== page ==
The rumors are running hot and heavy right now about a vehicle that, frankly, we expected to exit the scene on a rather quiet note. Dress up the Ford GT a neat final edition package to end its production run in 2022, maybe bump the horsepower a few notches, you know the drill. But maybe, just maybe, Ford will send its supercar out in fantastic fashion with a thundering American V8.

It's important to understand that maybe is the key word here. We have no definitive proof that Ford is planning a V8 engine option for the GT. What we do have is an unconfirmed rumor from an anonymous source that merely hints a boosted 7.3-liter V8 could replace the current EcoBoost V6. And now, we also have these spy shots fresh off the wire, showing a GT that clearly has a modified backside and engine cover. Furthermore, it was caught near an EPA testing facility not far from Ford's world headquarters in Dearborn.

Gallery: Ford GT Powertrain Test Mule Spy Photos

This is actually the second Ford GT V8 rumor we've heard today. A previous reportcited another anonymous source as hearing a GT test car sounding unlike any other second-generation model. As for these photos, the rear fascia is missing its lower grille and diffuser, and makeshift bumper pads are visible. The exhaust tips are very different, and if you look closely just ahead of the spoiler, you'll see what looks like an oil cap. Regardless of the cap's purpose, you won't find it in that spot on a typical GT so something mechanically different is happening here.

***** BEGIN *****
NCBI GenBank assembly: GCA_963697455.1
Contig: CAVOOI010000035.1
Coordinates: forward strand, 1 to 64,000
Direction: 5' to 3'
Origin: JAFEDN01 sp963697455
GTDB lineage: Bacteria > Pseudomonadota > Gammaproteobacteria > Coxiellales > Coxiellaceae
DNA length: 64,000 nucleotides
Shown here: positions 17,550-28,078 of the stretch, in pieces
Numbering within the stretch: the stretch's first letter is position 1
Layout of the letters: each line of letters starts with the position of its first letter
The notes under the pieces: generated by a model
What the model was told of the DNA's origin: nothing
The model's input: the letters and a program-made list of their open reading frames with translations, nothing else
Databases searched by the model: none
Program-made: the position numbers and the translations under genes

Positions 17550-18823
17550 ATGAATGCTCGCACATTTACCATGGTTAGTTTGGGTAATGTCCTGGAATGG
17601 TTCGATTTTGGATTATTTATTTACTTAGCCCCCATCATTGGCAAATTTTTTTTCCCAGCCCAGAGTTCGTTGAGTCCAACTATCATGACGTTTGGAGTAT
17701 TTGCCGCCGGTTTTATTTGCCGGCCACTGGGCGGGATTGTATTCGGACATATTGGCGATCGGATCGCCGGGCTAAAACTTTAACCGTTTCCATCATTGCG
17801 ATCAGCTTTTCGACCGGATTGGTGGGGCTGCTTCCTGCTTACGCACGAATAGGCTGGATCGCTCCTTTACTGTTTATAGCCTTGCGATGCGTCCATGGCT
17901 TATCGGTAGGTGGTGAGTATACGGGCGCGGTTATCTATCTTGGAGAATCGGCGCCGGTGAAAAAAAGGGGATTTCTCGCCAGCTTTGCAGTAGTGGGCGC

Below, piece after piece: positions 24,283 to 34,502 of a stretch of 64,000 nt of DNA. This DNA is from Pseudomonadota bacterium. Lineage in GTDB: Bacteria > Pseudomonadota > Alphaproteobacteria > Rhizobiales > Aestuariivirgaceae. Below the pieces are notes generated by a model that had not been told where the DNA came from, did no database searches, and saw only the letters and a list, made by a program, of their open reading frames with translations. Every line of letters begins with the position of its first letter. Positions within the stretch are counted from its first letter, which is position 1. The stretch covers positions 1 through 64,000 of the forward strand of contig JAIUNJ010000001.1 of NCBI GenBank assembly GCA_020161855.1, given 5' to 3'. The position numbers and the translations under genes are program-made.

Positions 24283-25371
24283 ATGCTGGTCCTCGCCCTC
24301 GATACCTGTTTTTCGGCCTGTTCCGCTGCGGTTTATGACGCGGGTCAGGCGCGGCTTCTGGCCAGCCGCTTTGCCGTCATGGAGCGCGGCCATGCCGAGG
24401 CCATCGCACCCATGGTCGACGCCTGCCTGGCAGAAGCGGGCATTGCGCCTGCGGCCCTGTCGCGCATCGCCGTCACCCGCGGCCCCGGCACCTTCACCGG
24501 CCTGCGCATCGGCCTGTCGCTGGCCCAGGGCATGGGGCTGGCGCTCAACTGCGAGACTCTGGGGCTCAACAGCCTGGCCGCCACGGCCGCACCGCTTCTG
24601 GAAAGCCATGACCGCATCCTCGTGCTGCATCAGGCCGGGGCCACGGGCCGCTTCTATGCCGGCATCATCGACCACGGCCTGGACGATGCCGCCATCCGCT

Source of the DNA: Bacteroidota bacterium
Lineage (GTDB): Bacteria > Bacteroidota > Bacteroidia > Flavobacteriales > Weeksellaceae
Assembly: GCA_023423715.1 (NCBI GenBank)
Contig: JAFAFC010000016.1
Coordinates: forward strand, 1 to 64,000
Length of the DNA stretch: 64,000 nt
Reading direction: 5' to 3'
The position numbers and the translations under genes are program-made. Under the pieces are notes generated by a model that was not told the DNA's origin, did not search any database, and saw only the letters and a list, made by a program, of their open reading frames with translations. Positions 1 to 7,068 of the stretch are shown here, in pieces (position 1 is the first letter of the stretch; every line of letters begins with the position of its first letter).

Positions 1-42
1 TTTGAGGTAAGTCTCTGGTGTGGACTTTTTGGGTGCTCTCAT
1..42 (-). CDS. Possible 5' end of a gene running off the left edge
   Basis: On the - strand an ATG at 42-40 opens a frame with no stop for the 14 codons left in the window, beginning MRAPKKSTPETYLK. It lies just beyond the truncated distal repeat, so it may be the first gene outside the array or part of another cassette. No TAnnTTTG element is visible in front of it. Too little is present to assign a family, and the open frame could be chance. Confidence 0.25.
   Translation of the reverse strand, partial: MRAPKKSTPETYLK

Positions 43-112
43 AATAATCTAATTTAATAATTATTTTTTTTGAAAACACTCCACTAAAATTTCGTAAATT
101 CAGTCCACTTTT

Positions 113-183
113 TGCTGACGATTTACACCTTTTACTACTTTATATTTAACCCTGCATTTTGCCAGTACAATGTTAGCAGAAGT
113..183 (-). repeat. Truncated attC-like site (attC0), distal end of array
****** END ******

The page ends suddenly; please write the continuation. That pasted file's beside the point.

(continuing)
Ford GT V8 Test Mule Rear View Spy Photo

Combine that with the exposed bottom end, the exhaust tips, the location of this sighting, and the rumors, and suddenly we have more than just a couple of sketchy claims. Of course, Ford could be using a GT body to test something completely unrelated to the GT. It wouldn't be the first time an automaker hid a new powertrain in a familiar wrapper. It's also possible this could be a prelude to a track-only model. As for fitting a 7.3-liter V8 into the 3.5-liter's space, pushrod engines are quite compact compared to double overhead cam designs. Size-wise, it should be doable without too much effort.

Here's one final thought on this wild V8 idea. The second-generation Ford GT is slated to end its production run in 2022. When that happens, it will almost certainly be Ford's last internal-combustion supercar so we aren't just talking about the end of the GT, but the end of an era. Looking at it that way, dropping a pushrod V8 under the glass for one last ride of loud American power isn't just a fitting way to drive into the sunset. It feels almost mandatory.

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